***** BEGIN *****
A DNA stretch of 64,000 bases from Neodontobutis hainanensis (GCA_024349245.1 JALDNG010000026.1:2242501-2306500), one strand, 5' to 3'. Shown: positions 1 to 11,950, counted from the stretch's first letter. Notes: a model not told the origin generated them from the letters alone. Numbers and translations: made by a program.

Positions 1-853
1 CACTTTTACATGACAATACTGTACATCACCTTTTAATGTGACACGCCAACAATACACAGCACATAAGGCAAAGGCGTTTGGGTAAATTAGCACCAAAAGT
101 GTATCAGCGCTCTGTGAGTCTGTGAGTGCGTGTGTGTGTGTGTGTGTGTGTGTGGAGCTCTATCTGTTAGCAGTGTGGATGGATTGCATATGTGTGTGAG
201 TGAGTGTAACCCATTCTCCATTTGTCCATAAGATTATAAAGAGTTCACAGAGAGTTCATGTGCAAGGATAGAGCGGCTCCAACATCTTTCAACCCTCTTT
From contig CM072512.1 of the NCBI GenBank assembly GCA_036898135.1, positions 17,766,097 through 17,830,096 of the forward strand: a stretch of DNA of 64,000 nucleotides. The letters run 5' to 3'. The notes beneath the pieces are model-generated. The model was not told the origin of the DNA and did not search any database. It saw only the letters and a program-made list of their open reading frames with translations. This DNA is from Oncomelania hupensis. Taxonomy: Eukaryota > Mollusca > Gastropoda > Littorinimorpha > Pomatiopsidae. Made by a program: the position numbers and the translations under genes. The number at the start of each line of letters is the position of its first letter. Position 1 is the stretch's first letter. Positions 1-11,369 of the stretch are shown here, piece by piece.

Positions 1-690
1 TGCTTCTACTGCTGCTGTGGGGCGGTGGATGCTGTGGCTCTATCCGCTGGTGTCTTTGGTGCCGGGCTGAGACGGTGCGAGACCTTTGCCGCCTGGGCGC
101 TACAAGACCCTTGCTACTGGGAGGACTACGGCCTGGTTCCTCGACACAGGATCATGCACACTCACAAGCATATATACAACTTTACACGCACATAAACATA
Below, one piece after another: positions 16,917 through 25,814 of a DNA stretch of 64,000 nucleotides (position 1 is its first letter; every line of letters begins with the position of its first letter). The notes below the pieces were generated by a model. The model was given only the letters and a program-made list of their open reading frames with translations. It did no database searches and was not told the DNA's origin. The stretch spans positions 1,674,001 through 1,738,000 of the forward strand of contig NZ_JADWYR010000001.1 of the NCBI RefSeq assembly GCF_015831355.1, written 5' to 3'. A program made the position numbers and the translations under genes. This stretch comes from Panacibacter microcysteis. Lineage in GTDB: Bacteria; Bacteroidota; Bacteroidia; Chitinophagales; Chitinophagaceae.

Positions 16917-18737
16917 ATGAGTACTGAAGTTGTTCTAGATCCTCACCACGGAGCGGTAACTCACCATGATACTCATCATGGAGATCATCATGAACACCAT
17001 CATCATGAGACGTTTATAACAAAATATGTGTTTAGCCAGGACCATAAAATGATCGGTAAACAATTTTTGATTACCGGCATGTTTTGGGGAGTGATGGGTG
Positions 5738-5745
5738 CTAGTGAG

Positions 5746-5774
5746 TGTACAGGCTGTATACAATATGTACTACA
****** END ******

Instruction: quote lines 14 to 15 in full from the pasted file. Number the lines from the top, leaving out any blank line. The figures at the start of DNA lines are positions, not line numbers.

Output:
Positions 5738-5745
5738 CTAGTGAG